Miley Cyrus’ probably well-meant but embarrassing comments about pal Justin Bieber in Rolling Stone magazine — which she covers topless, tongue-out, tattooed, and mascara stained — most likely stung the “Baby” singer, as the songstress is now trying to make amends.
Either late Tuesday night or early Wednesday morning, Cyrus tweeted:
It’s hard to see exactly where and how the 20-year-old can claim her comments about Bieber were twisted, given that Rolling Stone simply pressed record in their lengthy, highly quotable interview then published what she said.
Bearing her foam-fingered, legs astride, MTV VMA’s twerk-pas-de-deux with Robin Thicke in mind, somewhat laughably Miley positions herself as a sage to the 19-year-old Bieber, telling the mag:
“I do mentor him in a way. Because I’ve been doing this s**t for a long time, and I already transitioned, and I don’t think he’s quite done it yet.”
“He’s trying really hard,” she adds. “People don’t take him seriously, but he really can play the drums, he really can play guitar, he really can sing. I just don’t want to see him f**k that up, to where people think he’s Vanilla Ice. I tell him that. Like, ‘You don’t want to become a joke. When you go out, don’t start s**t. Don’t come in shirtless.'”
Saving her best zinger until last, Cyrus’ take on Bieber’s six months of dramatic incidents — some of which are alleged — was a corker: “I think boys are, like, seven years behind. So in his head, he’s really, like, 12.”
While many adolescent-centric psychologists would agree there is a developmental lag between males and females, it’s not exactly the kind of PR Bieber needs right now.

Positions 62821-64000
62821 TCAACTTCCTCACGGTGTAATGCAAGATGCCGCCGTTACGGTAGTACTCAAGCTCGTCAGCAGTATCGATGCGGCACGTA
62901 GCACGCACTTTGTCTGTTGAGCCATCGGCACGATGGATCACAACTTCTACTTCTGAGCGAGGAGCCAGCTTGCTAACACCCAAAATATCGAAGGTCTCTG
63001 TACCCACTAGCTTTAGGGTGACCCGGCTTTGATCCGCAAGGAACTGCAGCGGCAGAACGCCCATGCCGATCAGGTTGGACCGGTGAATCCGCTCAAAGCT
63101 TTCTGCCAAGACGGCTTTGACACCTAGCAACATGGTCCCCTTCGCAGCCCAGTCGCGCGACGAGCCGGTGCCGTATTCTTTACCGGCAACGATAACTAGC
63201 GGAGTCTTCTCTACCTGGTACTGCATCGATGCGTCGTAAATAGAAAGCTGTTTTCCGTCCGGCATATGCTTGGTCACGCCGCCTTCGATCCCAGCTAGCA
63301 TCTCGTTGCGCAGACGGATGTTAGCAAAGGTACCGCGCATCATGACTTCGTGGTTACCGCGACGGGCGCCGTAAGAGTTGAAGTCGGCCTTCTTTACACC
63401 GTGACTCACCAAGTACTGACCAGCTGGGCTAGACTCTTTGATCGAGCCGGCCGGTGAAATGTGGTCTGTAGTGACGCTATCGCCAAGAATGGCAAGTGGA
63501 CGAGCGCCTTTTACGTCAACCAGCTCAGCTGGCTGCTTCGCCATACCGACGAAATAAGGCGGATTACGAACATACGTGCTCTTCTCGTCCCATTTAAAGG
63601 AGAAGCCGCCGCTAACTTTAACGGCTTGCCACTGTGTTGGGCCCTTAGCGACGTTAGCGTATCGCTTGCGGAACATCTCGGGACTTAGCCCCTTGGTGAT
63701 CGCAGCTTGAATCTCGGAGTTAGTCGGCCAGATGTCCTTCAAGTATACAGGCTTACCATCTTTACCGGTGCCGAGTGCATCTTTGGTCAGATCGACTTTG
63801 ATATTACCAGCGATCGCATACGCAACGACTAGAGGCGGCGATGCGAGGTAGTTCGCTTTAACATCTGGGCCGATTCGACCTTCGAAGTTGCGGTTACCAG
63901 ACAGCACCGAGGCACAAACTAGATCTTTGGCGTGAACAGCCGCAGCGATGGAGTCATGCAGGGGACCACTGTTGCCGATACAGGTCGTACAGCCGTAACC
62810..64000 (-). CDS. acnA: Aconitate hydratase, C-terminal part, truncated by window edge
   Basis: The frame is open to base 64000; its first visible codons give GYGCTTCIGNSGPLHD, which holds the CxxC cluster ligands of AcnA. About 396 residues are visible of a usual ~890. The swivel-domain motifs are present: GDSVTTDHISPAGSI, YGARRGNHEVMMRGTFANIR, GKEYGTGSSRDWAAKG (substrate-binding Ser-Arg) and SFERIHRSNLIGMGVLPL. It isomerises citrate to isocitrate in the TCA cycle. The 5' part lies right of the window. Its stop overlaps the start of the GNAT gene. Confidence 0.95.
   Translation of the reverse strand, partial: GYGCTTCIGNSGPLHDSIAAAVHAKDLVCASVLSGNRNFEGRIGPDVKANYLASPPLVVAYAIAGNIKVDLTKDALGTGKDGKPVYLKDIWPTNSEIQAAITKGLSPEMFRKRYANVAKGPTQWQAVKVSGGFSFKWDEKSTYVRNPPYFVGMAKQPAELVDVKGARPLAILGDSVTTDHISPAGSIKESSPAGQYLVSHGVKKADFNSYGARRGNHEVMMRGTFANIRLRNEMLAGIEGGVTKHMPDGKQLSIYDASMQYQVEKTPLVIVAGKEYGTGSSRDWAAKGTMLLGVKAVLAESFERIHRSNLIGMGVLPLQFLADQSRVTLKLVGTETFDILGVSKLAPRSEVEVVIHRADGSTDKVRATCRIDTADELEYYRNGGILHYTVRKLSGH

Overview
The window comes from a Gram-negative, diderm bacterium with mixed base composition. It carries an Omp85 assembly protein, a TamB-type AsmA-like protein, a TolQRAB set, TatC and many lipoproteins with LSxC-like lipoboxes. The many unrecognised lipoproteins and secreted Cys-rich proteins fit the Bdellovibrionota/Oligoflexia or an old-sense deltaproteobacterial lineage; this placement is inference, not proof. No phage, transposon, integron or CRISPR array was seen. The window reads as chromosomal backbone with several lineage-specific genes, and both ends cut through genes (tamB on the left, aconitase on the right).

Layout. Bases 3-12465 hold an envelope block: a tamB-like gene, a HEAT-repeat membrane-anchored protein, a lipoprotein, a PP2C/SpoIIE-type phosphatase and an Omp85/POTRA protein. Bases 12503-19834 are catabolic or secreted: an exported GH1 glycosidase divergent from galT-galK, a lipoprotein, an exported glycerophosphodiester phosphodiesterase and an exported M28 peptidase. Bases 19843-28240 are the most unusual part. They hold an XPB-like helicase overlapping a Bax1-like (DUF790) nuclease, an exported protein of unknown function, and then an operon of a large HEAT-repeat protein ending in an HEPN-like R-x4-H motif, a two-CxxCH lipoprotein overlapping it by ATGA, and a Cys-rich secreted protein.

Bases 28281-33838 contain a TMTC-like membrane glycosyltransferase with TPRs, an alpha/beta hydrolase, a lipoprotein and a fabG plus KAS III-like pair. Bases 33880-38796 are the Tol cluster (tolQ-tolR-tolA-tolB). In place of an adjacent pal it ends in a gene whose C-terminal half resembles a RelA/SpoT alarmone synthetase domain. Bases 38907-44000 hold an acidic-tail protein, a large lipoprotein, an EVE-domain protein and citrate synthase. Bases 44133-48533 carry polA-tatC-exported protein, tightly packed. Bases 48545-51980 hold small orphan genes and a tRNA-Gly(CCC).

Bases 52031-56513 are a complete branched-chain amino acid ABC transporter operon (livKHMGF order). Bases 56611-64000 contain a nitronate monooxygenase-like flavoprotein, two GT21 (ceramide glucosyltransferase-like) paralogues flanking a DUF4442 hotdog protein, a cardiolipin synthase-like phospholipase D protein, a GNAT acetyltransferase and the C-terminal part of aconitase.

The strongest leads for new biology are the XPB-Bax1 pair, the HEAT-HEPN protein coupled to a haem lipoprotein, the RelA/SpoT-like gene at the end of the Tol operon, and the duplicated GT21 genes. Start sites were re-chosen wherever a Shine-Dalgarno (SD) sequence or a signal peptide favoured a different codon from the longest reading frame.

As Cyrus is keen to stress to Rolling Stone, her own show business lineage and Hannah Montana days make her almost an industry veteran. As such, it couldn’t have been a surprise to the “We Can’t Stop” star when her remarks about Bieber were exploited by some quarters of a soundbite-focused media.
Quite apart from the fact that many would argue with Miley’s contention that her recent behavior is proof of a successful transition to credibility — images of her in a state of undress with a capuchin monkey, boasting about a seven hour visit to an Amsterdam cafe, her teary, twerking, iHeartRadio hot mess of a performance, her admission that her VMAs spot was a tamer version of what could have been, interview lash outs at Brooke Shields and Taylor Swift, and cooing over fellow talented narcissist Kanye West — indicate Cyrus is some way off being an adult, or role model to anyone.
Granted her observations about the “double-standard” of Thicke’s relatively unscathed treatment by critics post VMAs and Breaking Bad remarks are on-point and her racism defense is plausible, Cyrus’ latest portrayal of herself as a post-feminist pioneer striking a blow for her right to party in a sexually, obscene way whenever she feels like it is disingenuous to the point of hilarity.
The multi-million dollar wanne-be punk princess tells Rolling Stone, “I hung out with way too many adults when I was a kid. So now I don’t want to hang out with any adults. I’ve already done all the hard work. Now I can kind of f**k off.”
This seems fair enough and many would applaud the last part. Might we also suggest that seeing as most reasonable folk — including Joel McHale — can’t see any substantive difference between Bieber and Cyrus, that she gives any future advice to the Canadian in private like any other normal, celebrity “mentor.”
Update: Bieber’s demonstrably mature response to Cyrus’ tweet:
@MileyCyrus all good. I know what it is. We keep it interesting
— Justin Bieber (@justinbieber) September 25, 2013
[Image via Spin]